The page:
Jessica White | Staff Writer
What if the purpose of life is just to be alive?
For thousands of years, people have asked questions, built communities and killed others based on the meaning of human life and the idea that we are part of something greater than ourselves.
Physicist Lawrence Krauss believes we are, but that it’s not something divine. Krauss, who has won several awards for his research and writing, said he gets the same kind of fulfillment that many people get from religion or spirituality simply by being part of an amazing universe.
“People want to believe that there’s some grander purpose to the universe, and that’s fine that they want to believe that — I understand that,” he said. “But I’d like to convince people that the universe is so amazing itself, that even if there is no grander purpose, we make the meaning in our own lives. We are lucky enough to be endowed with intelligence that can understand the universe and can try to make the world a better place.”
Krauss will join radio producer and host Krista Tippett for a conversation about modern physics and the major theological questions it raises at 2 p.m. Friday in the Hall of Philosophy.
Tippett, who will use the conversation for her nationally syndicated radio program “On Being,” said interviews with scientists are some of her favorites and that she has had her eye on Krauss for years.
“Whether physicists themselves are religious or not, physics is so full of existential questions and even of spiritual questions,” she said. “And Lawrence Krauss is a scientist who’s talking about the meaning of it all.”
Krauss is a professor at Arizona State University’s physics department and School of Earth and Space Exploration. His research focuses on cosmology, particularly the beginning and end of the universe, and he first proposed the existence of dark energy in 1995. He has been published in The New York Times, The Wall Street Journal and Scientific American, and last month, he was a guest on “The Colbert Report,” where he discussed physics and theology.
Science against religion has been a battle since Nicolaus Copernicus defied the Catholic Church by suggesting the sun, not Earth, is the center of the universe in the mid 1500s — if not before. But Krauss said that doesn’t mean science and religion can’t coexist.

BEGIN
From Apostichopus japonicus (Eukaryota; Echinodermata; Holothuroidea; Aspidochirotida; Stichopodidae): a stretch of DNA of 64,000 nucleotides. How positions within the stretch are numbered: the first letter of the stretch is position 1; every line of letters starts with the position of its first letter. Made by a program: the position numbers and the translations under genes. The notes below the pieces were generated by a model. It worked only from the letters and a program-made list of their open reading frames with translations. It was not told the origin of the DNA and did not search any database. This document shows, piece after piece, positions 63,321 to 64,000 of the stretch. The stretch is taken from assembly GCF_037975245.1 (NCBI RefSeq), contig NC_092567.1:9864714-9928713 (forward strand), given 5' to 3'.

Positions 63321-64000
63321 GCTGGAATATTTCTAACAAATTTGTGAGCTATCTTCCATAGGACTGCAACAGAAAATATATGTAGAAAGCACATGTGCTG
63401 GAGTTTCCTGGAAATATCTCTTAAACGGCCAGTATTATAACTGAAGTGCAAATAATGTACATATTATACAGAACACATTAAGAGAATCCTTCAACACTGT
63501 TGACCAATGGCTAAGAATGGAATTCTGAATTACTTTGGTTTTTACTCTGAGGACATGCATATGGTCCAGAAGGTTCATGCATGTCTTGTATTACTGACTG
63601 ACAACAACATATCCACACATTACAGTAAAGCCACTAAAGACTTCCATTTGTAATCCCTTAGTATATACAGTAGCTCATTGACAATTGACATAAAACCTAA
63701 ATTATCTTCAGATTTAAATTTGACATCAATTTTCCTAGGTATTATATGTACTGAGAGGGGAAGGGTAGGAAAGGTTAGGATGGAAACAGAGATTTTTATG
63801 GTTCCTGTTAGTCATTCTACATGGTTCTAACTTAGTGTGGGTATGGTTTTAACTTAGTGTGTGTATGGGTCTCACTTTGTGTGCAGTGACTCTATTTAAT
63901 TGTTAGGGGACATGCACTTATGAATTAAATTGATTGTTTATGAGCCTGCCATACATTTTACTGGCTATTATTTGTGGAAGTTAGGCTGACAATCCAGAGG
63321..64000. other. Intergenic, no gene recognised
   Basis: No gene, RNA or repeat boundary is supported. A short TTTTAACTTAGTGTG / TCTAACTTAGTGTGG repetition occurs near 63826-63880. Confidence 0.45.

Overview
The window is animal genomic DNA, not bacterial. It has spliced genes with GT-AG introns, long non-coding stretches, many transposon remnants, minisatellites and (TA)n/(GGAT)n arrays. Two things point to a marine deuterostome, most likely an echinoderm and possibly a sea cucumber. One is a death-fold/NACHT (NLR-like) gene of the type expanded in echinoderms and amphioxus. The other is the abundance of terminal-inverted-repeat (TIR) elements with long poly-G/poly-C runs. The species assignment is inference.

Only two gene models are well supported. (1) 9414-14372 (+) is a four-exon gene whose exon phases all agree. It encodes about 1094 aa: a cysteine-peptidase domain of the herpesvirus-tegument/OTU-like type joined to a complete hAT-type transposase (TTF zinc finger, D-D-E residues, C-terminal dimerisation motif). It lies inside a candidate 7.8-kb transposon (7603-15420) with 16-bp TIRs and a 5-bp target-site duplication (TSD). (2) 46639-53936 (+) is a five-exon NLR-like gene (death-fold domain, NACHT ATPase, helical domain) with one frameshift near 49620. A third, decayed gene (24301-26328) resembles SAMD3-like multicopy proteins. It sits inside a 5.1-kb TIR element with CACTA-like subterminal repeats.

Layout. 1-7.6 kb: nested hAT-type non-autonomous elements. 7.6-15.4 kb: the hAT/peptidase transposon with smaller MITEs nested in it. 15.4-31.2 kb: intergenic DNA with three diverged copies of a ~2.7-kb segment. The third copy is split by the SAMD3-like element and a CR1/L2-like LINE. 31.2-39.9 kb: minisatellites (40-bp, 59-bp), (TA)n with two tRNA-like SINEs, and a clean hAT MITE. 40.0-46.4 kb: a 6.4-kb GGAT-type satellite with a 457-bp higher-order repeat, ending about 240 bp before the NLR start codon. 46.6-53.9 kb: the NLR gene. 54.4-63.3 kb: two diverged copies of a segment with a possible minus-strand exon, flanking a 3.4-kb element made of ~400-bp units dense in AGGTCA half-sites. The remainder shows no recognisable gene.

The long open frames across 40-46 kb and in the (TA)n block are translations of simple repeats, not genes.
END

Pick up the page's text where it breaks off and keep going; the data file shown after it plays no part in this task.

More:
“Science doesn’t make it impossible to believe in God,” he said. “It just makes it possible to not believe in God.”
Krauss’s new book, A Universe from Nothing, supports the second notion by essentially de-legitimizing the need for a god. For thousands of years, people have used God to explain the universe’s creation. How else could billions of particles, stars, galaxies and lives have popped out of nothingness?
But in the past 40 years, as Krauss explains in his book, physicists have discovered that empty space contains most of the energy in the universe, and that empty space actually has mass. The mass is causing the expansion of the universe to speed up rather than to slow down — a discovery that won the 2011 Nobel Prize in physics.
When the laws of gravity and quantum mechanics are applied, the empty space can become unstable. That means empty space can actually produce particles out of nothingness, Krauss said. Based on those discoveries, it is likely that even empty space itself can pop in and out of existence.
Most universes that could pop into existence in such an unstable way shouldn’t survive long enough to do anything, he said, but ours has. The only kind of universe that can pop out of nothingness and survive long enough for people to be here and ask questions happens to have exactly the characteristics of the one in which we live.
“Does that prove that we popped out of nothing? No, but it makes it plausible,” Krauss said. “And even that is remarkable — the fact that modern science has begun to ignite these questions that previously fell in the domain of theology.”
Though Krauss, who grew up Jewish, is not religious, he said he’s not in the business to destroy God.
“What I’m really doing is celebrating the revolution that’s taken place in our understanding of the universe in the last 40 years,” he said. “I want to explain to people how wonderful the real universe is.”